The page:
The National Oceanic and Atmospheric Administration (NOAA) is seeking payment of more than $16,000 from Oceana in order to disclose documents of grave public concern about threatened sea turtles in U.S. waters. In late-March, Oceana submitted a Freedom of Information Act (FOIA) request to NOAA asking for the records relating to research and proposals about trawl gear modifications intended to prevent the incidental capture of sea turtles in the Atlantic Ocean and Gulf of Mexico. Trawling is a destructive fishing technique often compared to bulldozing the seafloor. The government has still not acted to modify trawl gear to protect sea turtles on much of the East Coast and Oceana wants the public to know why.
As a non-profit conservation organization, Oceana is entitled to a FOIA fee waiver because it does not use the information for commercial purposes, but rather to inform the public about how our government is failing to use its authority to adequately ensure the safety of sea turtles supposedly protected under the Endangered Species Act. Oceana regularly gathers, analyzes and distributes information to broad audiences, including the media and its more than 500,000 members and supporters.
“It is unconscionable for the government to withhold information about actions needed to save sea turtles,” said David Allison, senior campaign director at Oceana. “We need an explanation of why more is not being done, and done more quickly, as all six species of sea turtles swimming in U.S. waters are threatened with extinction.”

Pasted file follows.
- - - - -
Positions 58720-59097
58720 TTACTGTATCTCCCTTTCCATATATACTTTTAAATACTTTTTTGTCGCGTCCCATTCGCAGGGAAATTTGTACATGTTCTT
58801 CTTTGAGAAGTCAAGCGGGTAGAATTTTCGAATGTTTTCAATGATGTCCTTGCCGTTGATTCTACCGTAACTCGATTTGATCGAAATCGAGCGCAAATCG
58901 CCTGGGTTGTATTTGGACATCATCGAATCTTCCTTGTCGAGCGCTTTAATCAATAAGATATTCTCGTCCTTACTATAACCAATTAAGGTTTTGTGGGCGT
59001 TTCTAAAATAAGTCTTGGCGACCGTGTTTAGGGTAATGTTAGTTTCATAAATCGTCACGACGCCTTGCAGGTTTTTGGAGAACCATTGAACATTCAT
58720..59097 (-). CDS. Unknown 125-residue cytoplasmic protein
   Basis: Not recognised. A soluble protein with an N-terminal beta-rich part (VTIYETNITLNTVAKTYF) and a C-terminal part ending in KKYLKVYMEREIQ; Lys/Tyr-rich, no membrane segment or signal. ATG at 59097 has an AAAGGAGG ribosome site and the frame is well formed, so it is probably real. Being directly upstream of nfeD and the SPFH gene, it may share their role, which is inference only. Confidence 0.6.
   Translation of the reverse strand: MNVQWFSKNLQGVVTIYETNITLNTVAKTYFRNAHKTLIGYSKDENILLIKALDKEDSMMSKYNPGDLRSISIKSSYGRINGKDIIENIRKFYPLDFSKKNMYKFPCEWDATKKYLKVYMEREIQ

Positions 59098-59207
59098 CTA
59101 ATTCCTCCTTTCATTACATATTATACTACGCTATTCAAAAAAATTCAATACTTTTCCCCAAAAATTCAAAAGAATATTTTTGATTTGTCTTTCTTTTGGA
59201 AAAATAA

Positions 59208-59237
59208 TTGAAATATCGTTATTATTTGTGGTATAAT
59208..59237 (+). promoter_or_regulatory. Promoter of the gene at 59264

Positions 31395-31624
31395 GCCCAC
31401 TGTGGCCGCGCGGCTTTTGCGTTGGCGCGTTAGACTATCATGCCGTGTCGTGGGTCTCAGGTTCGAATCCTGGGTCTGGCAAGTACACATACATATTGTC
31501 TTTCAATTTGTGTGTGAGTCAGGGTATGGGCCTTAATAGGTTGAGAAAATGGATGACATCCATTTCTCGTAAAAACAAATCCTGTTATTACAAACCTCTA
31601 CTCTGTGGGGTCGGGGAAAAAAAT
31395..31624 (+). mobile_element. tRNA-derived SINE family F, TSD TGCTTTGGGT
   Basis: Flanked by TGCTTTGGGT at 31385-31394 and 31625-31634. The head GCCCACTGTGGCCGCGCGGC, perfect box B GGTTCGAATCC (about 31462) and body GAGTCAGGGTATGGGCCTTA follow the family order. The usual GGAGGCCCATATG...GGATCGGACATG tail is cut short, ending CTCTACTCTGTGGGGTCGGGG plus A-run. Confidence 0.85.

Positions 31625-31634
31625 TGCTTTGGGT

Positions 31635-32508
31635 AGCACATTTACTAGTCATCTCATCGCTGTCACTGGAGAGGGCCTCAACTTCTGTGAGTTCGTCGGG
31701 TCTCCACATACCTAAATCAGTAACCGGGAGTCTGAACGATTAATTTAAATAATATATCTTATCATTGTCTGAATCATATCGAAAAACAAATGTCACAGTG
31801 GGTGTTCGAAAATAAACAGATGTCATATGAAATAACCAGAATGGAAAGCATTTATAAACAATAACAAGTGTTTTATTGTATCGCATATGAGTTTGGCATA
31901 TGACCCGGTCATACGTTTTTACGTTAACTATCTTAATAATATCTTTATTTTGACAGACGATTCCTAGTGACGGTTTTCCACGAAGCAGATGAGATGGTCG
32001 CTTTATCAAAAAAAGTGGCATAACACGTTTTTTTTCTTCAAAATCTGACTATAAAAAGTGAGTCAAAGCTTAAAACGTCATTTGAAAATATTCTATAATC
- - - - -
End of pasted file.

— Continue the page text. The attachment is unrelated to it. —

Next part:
NOAA denied Oceana’s request for a fee waiver in June, citing a number of pretexts that appeared baseless on their face and had no demonstrable support in law. NOAA’s demand was even more inexplicable given the fact that Oceana has routinely been granted fee waivers when requesting information under FOIA in the past.
“Having charged us once to create this information through our tax bills, NOAA now wants to charge us thousands of dollars to disclose the information, even though Congress and the President have both told NOAA to make information freely available,” said Eric Bilsky, assistant general counsel at Oceana.
Sea turtles have been swimming the world’s oceans for more than 100 million years and play critical roles in maintaining healthy oceans. All six sea turtle species found in U.S. waters were listed as threatened or endangered under the U.S. Endangered Species Act more than 30 years ago. Yet as of today, not a single species has recovered and for some, such as the loggerhead, nesting populations continue to decline.
For more information about Oceana’s campaign to save sea turtles, please visit www.oceana.org/seaturtles.